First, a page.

In my role as Fellow of AUP’s recently launched Teaching and Learning Center, I’m particularly interested in how teachers and students can make the most of technology inside and outside the classroom. Recently, with Robert Payne – our colleague from Global Communications – I co-organized a short series of workshops addressing just that. I’ll be writing about these sessions in more detail at a later date.
For my inaugural post here, I wanted to share something that I learned how to use through facilitating those workshops, a simple tool that made a significant impact in my classroom. One of the workshop aims was to consider how smartphones could be a productive, rather than disruptive, presence in the learning environment. Mark Ennis, a colleague who teaches in Comparative Literature and English and Global Communications is, it turns out, a useful resource on this topic as he’s been thinking about technology best practice for some time. He let us know about the deceptively simple, yet powerful, TodaysMeet.
On one level, TodaysMeet is a straightforward online application that lets users contribute to a basic real-time discussion. Aesthetically, its nothing to get excited about and reminds me of the ill-fated chatrooms of the late 1990s. Anyone can set up a room and securely (it can be password protected) invite people to exchange online. Contributions are short and limited to the length of a Tweet, just 140 characters.
One of this ways Mark uses this tool is in his public speaking classes to prepare students for distracting social media messages that increasingly are displayed alongside speakers at public conferences. He helps students to be more interesting than the real time feedback they find themselves competing against.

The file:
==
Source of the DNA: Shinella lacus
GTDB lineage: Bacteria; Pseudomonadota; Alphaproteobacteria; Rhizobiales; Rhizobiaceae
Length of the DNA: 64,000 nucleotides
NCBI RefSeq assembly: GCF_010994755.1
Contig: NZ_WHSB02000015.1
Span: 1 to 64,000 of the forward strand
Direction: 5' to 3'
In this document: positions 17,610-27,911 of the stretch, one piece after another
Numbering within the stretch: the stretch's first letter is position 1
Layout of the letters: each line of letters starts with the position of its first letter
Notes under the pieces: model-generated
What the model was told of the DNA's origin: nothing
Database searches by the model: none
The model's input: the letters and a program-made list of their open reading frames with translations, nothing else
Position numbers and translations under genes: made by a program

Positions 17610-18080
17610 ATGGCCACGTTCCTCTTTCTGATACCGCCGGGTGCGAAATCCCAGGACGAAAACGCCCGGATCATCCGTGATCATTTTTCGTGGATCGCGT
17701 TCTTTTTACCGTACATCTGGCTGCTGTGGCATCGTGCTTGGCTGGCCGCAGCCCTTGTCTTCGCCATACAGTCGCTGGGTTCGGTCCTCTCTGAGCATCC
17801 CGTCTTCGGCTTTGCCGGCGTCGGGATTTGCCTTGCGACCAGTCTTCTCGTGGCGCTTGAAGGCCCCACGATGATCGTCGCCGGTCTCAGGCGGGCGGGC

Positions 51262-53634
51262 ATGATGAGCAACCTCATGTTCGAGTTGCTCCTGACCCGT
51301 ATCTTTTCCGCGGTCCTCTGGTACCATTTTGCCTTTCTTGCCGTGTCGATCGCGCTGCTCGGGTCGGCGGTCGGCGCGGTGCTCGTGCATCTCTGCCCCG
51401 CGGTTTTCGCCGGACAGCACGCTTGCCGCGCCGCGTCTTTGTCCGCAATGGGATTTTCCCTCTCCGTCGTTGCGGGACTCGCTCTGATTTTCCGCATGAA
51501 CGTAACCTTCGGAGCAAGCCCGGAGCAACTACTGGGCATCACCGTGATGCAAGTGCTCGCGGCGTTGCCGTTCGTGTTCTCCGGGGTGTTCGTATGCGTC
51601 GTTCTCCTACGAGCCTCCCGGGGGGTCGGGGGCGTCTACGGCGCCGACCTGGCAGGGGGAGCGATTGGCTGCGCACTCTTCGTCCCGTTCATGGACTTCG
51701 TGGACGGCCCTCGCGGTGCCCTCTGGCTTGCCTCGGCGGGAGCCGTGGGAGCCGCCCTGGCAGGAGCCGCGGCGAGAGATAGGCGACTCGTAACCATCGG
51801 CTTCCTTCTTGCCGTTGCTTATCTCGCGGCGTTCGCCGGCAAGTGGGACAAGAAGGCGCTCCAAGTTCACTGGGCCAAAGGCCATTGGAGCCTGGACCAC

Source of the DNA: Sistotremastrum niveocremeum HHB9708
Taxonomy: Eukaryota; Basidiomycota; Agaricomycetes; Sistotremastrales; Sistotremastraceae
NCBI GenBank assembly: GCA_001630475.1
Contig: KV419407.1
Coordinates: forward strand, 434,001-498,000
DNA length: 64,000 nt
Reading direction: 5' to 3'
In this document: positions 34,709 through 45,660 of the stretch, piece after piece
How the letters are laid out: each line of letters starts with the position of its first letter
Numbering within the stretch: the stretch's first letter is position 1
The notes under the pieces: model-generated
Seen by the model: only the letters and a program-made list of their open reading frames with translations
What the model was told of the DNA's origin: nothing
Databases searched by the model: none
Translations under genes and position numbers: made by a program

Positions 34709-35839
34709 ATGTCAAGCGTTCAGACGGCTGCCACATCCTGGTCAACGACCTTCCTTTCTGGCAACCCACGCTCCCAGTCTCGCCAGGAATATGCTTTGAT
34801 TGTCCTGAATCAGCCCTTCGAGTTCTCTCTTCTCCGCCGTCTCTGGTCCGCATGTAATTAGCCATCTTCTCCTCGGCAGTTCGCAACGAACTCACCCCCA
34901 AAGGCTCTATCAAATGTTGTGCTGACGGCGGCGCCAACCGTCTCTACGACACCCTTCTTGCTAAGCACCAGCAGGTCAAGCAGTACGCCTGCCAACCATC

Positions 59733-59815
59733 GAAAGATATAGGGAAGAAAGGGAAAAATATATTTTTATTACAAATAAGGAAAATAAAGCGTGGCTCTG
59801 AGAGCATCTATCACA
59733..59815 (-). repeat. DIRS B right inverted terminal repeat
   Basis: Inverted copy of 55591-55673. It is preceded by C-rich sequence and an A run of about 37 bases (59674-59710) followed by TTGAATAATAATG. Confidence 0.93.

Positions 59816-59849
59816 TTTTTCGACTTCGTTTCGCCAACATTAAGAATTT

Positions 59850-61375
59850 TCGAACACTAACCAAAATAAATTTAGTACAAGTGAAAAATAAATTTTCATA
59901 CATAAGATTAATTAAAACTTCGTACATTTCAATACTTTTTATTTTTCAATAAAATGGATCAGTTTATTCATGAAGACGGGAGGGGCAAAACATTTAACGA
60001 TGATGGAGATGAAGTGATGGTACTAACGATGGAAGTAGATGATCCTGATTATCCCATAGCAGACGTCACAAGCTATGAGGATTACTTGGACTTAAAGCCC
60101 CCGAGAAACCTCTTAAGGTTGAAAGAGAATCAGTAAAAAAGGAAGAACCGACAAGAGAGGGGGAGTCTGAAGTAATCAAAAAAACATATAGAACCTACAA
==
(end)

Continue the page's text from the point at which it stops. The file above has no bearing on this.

In one of my English composition classes, I decided to try something different. As any teacher of academic writing knows, one of the challenges is helping students discover compelling, succinct and pithy thesis statements. For me, Todays Meet was an enjoyable way to get students to share, peer review and discuss thesis statements for an upcoming assignment. I logged into the site on the classroom PC, created a room for my students and projected it onto the whiteboard. I told students the URL and invited them to switch on their phones and contribute their draft thesis statements to the page, encouraging them to use their real names for easy identification. Armed with a whiteboard marker, we set about discussing, scribbling on and improving the thesis statements. Such an activity can be fairly tough, and it can be difficult to keep students engaged. The class was small, and we generally worked in an informal, collaborative way, which I think suited this kind of activity. In short, this approach – while not being something I’ll be using every week with my students – provided a refreshing change to the classroom dynamic and certainly caught the imaginations of the students concerned. I’m not completely convinced it made their thesis statements stronger, but we’ll get there in the end….